Hated Cities You Cant Help But Visit from All Over The World

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Being an underdog of sorts myself, I root for the underdog whenever I get the chance. As a traveler, this opportunity arises frequently.

I wouldn’t go so far as to say the entire traveling community holds a unified view of each destination, but rather than the collective reputation of certain cities tends to precede them. Not surprisingly, particular places get the short end of the stick more than others, to the extent that fellow travelers I’ve encounter prior to traveling to a given location recommend against me going there at all.

Of course being a traveler — in other words, someone who goes somewhere to see what is there, good or bad — this is curious: Taking the word of others as gospel seems to defeat the purpose of departing in the first place. With this in mind, I don’t expect or want you to hear my testimony on these maligned destinations as anything but an enthusiastic rebuttal — but I do hope that reading it at least makes you want to go and see them for yourself.


Why They Hate It

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A street in Rattanakosin

A city of more than 10 million, Bangkok has a reputation of being chaotic, crowded and smelly. Many budget tourists associate all of Bangkok with the soulless, seedy Khao San Road district, where the majority of the city’s budget hotels, hostels and guesthouses are located. The Thai capital, many argue, can’t compete with the more popular islands to the south and the back-in-time wilderness that leis to the north, on account of its lacking natural scenery. Few people can hear the word “Bangkok” and not think of prostitutes and “happy endings.”

Why I Love It

I feel at home every time I land at Bangkok’s Suvarnabhumi International Airport, an esoteric feeling I can’t tie to a particular characteristic or feature. The moment I arrive on the scene, the city’s throbbing pulse, rainbow spectrum of neon lights and cornucopia of energies and perspectives have me spellbound like it’s my first time, every time. Bangkok is at once ancient and modern, the capital of the only Southeast Asian country not to have been conquered by a Western power, the nucleus of the singular culture and lifestyle that has resulted from Thailand’s longstanding sovereignty. The fact that I arrived the first time expecting to loathe the city — I was strongly advised by nearly everyone I knew not to stick around if I could avoid it — probably had something to do with it as well.

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The Bangkok SkyTrain over a temple in Rajprasong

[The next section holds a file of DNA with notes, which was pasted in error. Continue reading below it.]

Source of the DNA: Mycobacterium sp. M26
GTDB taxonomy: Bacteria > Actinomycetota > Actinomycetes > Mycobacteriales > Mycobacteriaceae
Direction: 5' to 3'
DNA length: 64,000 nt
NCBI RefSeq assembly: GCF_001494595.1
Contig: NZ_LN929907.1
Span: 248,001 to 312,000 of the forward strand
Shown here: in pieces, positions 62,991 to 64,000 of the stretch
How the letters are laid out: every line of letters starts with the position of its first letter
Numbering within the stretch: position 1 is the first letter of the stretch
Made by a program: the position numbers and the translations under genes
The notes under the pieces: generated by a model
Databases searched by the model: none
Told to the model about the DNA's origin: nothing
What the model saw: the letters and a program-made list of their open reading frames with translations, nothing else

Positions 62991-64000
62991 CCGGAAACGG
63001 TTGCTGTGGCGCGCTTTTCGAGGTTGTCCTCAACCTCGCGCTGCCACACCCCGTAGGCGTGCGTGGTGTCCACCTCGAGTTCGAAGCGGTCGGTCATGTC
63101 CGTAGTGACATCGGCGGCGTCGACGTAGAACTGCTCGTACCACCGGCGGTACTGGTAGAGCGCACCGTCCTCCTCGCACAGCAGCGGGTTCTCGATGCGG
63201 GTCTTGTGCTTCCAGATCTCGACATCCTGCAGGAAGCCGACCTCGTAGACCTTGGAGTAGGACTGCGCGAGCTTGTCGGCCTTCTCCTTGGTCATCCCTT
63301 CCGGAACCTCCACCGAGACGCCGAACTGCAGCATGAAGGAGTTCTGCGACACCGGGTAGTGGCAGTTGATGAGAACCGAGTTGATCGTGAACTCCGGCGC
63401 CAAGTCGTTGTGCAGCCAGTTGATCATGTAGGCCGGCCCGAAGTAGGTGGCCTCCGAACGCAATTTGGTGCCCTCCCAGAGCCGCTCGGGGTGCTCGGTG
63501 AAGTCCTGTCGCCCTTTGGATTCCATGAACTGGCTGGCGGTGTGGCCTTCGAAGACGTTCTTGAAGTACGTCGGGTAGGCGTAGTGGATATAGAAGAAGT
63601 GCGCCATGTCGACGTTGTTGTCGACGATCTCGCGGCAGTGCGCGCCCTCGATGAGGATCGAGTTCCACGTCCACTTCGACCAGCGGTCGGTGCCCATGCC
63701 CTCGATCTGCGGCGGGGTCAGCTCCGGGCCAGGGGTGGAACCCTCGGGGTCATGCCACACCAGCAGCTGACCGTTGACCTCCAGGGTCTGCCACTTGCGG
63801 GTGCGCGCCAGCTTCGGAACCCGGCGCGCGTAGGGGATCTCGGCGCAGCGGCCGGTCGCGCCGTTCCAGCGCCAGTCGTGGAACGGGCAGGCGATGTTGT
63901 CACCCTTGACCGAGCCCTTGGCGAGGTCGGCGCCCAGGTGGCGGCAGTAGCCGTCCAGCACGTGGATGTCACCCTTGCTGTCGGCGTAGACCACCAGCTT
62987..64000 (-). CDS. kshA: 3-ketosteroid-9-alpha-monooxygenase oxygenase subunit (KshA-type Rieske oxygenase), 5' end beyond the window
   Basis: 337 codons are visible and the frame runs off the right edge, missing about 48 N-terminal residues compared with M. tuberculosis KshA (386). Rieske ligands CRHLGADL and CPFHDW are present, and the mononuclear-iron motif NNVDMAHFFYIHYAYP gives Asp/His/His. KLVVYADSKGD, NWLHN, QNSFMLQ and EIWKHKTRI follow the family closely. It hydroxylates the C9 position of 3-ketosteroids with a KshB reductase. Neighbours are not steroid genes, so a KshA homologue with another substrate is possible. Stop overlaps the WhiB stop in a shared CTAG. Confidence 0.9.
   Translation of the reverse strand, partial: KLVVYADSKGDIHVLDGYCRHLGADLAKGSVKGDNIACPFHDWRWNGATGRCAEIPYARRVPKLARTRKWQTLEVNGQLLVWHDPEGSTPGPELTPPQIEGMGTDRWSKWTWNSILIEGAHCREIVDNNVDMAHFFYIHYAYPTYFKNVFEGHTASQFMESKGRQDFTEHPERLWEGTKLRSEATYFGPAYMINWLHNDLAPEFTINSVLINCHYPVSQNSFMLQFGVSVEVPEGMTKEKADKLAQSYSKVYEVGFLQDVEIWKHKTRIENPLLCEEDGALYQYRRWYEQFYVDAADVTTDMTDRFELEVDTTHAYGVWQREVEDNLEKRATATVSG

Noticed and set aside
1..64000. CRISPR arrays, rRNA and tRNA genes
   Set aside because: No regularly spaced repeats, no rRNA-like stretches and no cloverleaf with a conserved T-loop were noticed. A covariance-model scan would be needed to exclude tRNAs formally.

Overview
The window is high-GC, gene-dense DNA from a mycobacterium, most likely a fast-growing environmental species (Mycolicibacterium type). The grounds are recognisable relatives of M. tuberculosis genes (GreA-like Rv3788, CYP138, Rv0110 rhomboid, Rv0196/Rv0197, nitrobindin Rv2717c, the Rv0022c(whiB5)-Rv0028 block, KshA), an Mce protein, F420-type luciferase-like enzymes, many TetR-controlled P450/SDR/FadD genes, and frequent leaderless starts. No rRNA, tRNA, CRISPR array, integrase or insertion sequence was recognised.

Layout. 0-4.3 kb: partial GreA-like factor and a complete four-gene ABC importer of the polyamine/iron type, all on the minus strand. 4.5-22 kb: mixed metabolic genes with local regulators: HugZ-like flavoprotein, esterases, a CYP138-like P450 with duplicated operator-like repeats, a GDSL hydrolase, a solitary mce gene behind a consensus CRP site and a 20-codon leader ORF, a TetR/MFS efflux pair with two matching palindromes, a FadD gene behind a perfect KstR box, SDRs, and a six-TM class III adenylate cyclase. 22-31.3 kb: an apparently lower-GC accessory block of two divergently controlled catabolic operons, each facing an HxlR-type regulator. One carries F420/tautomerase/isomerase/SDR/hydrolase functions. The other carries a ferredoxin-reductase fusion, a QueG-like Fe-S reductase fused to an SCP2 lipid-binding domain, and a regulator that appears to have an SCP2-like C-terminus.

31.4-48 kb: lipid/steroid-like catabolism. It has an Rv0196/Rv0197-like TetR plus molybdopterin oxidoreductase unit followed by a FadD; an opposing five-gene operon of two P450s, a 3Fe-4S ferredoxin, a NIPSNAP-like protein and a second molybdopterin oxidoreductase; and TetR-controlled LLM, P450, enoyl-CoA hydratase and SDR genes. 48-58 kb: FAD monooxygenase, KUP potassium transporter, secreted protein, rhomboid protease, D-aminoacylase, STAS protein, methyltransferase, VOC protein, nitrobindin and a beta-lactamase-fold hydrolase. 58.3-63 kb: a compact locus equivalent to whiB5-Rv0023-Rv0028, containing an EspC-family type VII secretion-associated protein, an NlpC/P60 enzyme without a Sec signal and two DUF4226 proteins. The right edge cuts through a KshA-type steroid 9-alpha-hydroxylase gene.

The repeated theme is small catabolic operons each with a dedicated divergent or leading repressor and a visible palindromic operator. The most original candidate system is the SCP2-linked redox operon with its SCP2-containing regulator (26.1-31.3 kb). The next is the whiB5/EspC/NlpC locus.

Why You Should Go

Even if you don’t fall head over heels for the city like I did, there are more than enough things to keep you fascinated for at least a few days — and the majority have nothing to do with cheap clothing or massage parlors, although you don’t have to spend a lot of baht to live like a Thai king. The contrast alone of the city’s Rattanakosin area, home to relics of the Kingdom’s “Golden Age” like Wat Arun and the Grand Palace, with the ultra-modern, forward-thinking Silom and Sukhumvit districts allows for time travel within the span of a 30-minute taxi ride. Once you want to get out, doing so is easy, whether you take any of the dozens of dirt-cheap flights from Suvarnabhumi or travel on a comfortable, modern train to destinations north or south.


Why They Hate It

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Traffic in the Chaoyang district

A quick read-through of any Western media story about China answers this question: Beijing, they say, is the center of the evil Chinese communist’s plot to take over the world, a bastion of social bondage that leaves its citizens too poor and uneducated to escape their congested, polluted reality. More tangibly, Beijing came under fire during the run-up to the 2008 Olympic games, during which the Chinese government very conspicuously forced large numbers of the city’s working poor out of their homes — and put them to work destroying them and building the Olympic village from the ground up.

Why I Love It

Beijing is absolutely massive, another characteristic detractors use to talk it down. I see this is as a benefit: It allows a huge variety of architecture, lifestyle and urban landscapes to exist within the confines of what we call a city. The 5,000-year old Forbidden City sits caddy corner to Tian’anmen Square, a monument to the leaders that sought to destroy the memory of China’s ancient past. Cosmopolitan neighborhoods like Sanlitun and Chaoyang sit side-by-side the city’s ancient hutong water houses. The city is at once gritty and glamorous, at once fragile and fierce, like the literally thousands of rose bushes that dot its crowded boulevards.

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Why You Should Go

To start, you’ll probably have to be there for at least a night anyway — Beijing is one to two hours from the most visited parts of the Great Wall — so why not explore the city? Beijing is one of the few places I’ve been where I really feel it’s important to visit as many so-called “tourist attractions” as you can. Places like the Summer Palace, Lama Temple and Temple of Heaven provide not only history and insight, but place the rest of the sprawling Chinese capital into a larger context that makes it difficult to write off even the cold, Soviet-looking metro stations and architecture that dominate most of its cityscape. Like Bangkok, Beijing is an extremely good value for money.


Why They Hate It

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The Cairo Metro

You’re probably noticing a theme: All of the cities I’ve thus far listed have a reputation as being overcrowded, polluted and therefore miserable. This isn’t a coincidence, as this is perhaps the most damning curse even seasoned travelers lay upon cities and regions. Cairo is no different in this aspect, at least as far as most travelers are concerned. The Egyptian capital, many say, is an urban wasteland that serves only as a gateway to the more spectacular destinations that orbit it in all directions, a necessary stop in an unnecessary place. The city also loses points for its congestion and smog, which result in a perpetual haze enhanced by the Saharan dust in the air.

Why I Love It